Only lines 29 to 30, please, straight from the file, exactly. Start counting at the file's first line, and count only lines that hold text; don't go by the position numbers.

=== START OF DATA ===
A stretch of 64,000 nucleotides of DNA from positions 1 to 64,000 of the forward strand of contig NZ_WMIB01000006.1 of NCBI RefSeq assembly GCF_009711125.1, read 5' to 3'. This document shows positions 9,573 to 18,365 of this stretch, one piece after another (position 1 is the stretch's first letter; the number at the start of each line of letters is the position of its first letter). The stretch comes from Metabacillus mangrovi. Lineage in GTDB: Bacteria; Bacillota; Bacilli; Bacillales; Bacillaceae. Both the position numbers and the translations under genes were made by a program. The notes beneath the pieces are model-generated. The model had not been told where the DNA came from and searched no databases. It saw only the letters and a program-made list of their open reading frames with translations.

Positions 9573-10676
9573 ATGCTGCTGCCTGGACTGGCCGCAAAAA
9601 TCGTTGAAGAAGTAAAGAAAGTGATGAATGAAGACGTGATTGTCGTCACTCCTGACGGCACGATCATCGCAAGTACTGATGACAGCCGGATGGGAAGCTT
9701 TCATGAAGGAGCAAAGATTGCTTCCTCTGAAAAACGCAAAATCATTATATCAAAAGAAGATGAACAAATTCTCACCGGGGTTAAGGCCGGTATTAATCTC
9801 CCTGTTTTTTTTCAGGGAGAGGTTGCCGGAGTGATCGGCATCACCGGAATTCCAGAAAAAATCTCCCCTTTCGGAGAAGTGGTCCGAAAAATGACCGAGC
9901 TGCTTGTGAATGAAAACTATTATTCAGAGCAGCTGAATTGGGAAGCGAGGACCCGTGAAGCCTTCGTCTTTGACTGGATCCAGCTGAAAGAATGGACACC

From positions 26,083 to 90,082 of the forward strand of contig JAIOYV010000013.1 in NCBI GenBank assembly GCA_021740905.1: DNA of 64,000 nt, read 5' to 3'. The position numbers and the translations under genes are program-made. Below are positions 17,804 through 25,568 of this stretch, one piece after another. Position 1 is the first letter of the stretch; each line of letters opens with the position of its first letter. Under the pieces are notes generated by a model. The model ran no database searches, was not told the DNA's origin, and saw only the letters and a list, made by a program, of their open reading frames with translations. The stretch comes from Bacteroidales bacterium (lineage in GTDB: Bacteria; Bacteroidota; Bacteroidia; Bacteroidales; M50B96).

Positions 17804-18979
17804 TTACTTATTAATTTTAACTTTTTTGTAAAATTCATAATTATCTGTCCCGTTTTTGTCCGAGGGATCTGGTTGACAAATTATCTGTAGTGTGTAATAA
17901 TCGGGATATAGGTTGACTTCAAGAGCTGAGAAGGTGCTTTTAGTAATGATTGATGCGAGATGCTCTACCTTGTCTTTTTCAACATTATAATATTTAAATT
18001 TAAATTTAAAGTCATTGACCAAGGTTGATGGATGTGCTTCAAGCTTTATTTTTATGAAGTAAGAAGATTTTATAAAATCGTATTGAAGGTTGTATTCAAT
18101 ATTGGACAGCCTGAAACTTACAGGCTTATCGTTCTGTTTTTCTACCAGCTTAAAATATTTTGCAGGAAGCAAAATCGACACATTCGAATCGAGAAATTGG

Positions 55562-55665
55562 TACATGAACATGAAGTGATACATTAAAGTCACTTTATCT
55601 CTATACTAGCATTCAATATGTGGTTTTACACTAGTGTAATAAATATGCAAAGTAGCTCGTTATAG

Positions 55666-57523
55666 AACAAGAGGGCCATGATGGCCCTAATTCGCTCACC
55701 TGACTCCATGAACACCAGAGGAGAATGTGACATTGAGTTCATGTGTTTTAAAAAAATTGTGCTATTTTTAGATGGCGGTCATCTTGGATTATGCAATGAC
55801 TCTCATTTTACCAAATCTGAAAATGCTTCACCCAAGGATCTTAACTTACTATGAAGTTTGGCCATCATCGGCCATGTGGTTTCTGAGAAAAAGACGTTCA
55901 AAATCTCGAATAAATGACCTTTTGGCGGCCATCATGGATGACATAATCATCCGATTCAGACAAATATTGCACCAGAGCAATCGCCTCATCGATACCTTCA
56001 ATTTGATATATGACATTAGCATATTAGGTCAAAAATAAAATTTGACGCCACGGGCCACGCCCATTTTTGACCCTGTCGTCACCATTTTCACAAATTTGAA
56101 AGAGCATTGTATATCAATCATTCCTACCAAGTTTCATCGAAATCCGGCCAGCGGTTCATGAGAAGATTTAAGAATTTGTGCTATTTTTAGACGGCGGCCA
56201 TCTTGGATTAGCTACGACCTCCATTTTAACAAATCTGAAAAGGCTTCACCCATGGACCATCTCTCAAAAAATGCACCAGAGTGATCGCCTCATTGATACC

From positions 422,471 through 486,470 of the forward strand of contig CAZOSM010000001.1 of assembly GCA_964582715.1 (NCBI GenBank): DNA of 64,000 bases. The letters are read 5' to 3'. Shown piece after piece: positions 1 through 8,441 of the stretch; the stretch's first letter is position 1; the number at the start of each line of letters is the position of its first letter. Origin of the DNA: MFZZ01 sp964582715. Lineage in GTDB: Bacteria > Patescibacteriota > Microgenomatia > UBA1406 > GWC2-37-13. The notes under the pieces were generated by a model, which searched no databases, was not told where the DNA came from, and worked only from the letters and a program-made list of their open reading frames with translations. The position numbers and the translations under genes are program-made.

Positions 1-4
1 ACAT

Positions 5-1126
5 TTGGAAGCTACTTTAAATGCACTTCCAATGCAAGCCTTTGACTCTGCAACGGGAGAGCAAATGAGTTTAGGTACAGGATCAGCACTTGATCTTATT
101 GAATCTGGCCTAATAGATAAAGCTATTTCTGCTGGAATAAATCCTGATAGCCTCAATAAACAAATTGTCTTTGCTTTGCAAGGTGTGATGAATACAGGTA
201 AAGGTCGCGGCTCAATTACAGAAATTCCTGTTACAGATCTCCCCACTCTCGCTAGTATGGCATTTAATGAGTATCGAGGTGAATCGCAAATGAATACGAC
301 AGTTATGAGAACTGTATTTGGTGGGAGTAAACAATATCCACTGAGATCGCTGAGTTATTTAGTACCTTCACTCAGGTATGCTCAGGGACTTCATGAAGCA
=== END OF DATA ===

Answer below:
5 TTGGAAGCTACTTTAAATGCACTTCCAATGCAAGCCTTTGACTCTGCAACGGGAGAGCAAATGAGTTTAGGTACAGGATCAGCACTTGATCTTATT
101 GAATCTGGCCTAATAGATAAAGCTATTTCTGCTGGAATAAATCCTGATAGCCTCAATAAACAAATTGTCTTTGCTTTGCAAGGTGTGATGAATACAGGTA